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November 29, 2004

What Realignment?

My thanks to Timothy Sandefur for inviting me to guest-blog at Freespace. This is my ice-breaking post.

Several of the blogs that I follow have commented on a recent Washington Post article by John F. Harris, "Was Nov. 2 Realignment -- Or a Tilt?" Harris opens by saying this:

By any measure, President Bush and his fellow Republicans had a good night on Nov. 2. The question now is whether the election results set the GOP up for a good decade -- or more.

Harris then goes on to cite various experts, but only one whose views seem to be grounded in historical fact:

Yale political scientist David R. Mayhew two years ago wrote a book calling the entire notion of realignments a fiction, at least at the presidential level. In the 15 presidential elections since World War II, he noted, the incumbent party has kept power eight times and lost it seven times. "You can't get any closer to a coin toss than this," he said. "At the presidential level, the traits of the candidates are so important that they blot out party identification."

Mayhew is on to something, but his perspective is too short. Let's go back to 1868, the year of the first presidential election following the Civil War. That span of 136 years covers 35 presidential elections and three more-or-less distinct eras of dominance by one party or the other. Here's the big picture:

In the first era, Republicans dominated presidential politics from 1868 through 1928, winning 11 of 15 elections.  The GOP might have made it 13 of 15 had Theodore Roosevelt's "Bull Moose" candidacy of 1912 not enabled the election (and re-election) of Woodrow Wilson. Following the Wilsonian interregnum, the Republican era resumed resoundingly in 1920, when the GOP "realigned" itself with its pre-Theodore Roosevelt theme of limited government.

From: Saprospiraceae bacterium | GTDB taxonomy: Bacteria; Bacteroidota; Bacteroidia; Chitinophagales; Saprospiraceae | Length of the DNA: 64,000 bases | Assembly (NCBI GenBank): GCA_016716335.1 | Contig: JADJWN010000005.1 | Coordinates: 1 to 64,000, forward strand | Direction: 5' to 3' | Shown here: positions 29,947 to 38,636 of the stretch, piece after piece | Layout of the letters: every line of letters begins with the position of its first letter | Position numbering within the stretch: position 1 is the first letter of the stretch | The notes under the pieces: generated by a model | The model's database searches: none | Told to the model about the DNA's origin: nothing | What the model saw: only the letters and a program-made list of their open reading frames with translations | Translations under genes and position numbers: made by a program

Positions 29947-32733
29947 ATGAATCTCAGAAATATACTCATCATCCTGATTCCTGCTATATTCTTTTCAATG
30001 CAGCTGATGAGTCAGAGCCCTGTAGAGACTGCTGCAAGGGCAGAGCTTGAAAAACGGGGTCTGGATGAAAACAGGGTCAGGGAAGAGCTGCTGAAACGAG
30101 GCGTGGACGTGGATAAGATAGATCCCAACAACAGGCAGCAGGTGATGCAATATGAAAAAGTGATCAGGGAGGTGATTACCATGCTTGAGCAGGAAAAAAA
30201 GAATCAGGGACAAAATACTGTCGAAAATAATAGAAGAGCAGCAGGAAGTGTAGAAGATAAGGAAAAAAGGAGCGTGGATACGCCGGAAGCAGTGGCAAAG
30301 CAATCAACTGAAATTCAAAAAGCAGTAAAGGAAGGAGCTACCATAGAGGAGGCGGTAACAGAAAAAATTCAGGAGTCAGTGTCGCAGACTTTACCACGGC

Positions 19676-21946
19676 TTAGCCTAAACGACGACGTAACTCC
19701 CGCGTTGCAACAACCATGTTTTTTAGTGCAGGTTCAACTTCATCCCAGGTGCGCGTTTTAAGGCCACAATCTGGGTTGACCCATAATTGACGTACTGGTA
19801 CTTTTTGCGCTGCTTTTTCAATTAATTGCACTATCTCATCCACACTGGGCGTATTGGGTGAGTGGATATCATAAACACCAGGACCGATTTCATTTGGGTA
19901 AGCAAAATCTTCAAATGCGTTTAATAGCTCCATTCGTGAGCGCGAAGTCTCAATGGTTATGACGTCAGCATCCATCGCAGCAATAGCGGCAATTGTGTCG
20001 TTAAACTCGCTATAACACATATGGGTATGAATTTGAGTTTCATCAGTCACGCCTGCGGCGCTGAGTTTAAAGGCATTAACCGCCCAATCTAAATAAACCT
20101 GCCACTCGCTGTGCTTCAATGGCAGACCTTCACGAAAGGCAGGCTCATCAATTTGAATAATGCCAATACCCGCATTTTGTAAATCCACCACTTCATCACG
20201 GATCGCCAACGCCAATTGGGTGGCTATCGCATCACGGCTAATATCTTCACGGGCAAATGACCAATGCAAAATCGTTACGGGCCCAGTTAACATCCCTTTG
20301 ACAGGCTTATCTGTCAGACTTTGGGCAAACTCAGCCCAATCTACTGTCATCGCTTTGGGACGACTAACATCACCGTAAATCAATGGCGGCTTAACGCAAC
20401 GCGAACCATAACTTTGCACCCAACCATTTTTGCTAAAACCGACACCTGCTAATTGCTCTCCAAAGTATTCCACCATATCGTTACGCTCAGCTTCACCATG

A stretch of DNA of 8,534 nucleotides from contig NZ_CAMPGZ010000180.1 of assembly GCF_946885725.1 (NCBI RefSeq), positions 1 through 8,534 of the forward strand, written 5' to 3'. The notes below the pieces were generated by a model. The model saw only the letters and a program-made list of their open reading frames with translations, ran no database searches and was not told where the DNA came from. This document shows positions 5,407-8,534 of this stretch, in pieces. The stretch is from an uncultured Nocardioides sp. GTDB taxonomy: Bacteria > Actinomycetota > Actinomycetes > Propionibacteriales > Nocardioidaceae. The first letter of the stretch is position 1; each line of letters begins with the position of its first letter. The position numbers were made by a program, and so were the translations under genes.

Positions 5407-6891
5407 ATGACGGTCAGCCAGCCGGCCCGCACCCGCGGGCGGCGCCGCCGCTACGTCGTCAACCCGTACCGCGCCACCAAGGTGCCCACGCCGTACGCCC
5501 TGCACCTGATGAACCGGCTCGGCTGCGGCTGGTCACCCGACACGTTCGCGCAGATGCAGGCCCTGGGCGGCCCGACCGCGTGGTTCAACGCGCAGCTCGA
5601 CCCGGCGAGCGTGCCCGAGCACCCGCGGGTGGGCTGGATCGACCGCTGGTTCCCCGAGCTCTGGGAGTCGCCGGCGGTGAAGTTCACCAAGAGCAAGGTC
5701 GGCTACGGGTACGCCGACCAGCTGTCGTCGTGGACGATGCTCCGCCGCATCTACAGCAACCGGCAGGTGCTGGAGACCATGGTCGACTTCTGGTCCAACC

The brief era of Democratic dominance began in 1932 and barely survived the 1948 election. Franklin D. Roosevelt's victory in 1932 had everything to do with the Great Depression and nothing to do with political philosophy. FDR wasn't offering "big government" in 1932, he was merely offering a fresh face. Southern Democrats continued to be Democrats and many Northern Republicans simply switched sides out of despair.  This second era ended as abruptly as it had begun, with the Dixiecrat rebellion of 1948, which nearly cost Harry Truman the election.

And so the third era -- a new Republican era -- began with Eisenhower's victory in 1952. That victory -- built on Ike's popularity and Southern Democrats' repugnance for the national party's stance on civil rights --  marked the beginning of a long realignment in presidential politics. That realignment didn't end until the 1980s. Since then, Republicans and Democrats have been fighting border skirmishes over personalities and the issues of the day, just as they have in the past.

But there is no doubt that we are still in a Republican era. Republican control of Congress is as secure as it has been since the 1920s, as is Republican control of State governments. The current Republican era will end -- if and when it does -- in the aftermath of an economic, social, or military trauma whose nature and timing are unpredictable.

Will the continuation of the current Republican era be good or bad for the cause of libertarianism? Republicans, for the most part, seem to have given up on "limited government" for the sake of winning elections.  Now, the GOP is the party of "relatively limited government." But the alternative -- a return to Democratic dominance -- is probably worse. What's a libertarian to do?

I'll end this post with that question.

Posted by Thomas Anger on November 29, 2004 | Permalink

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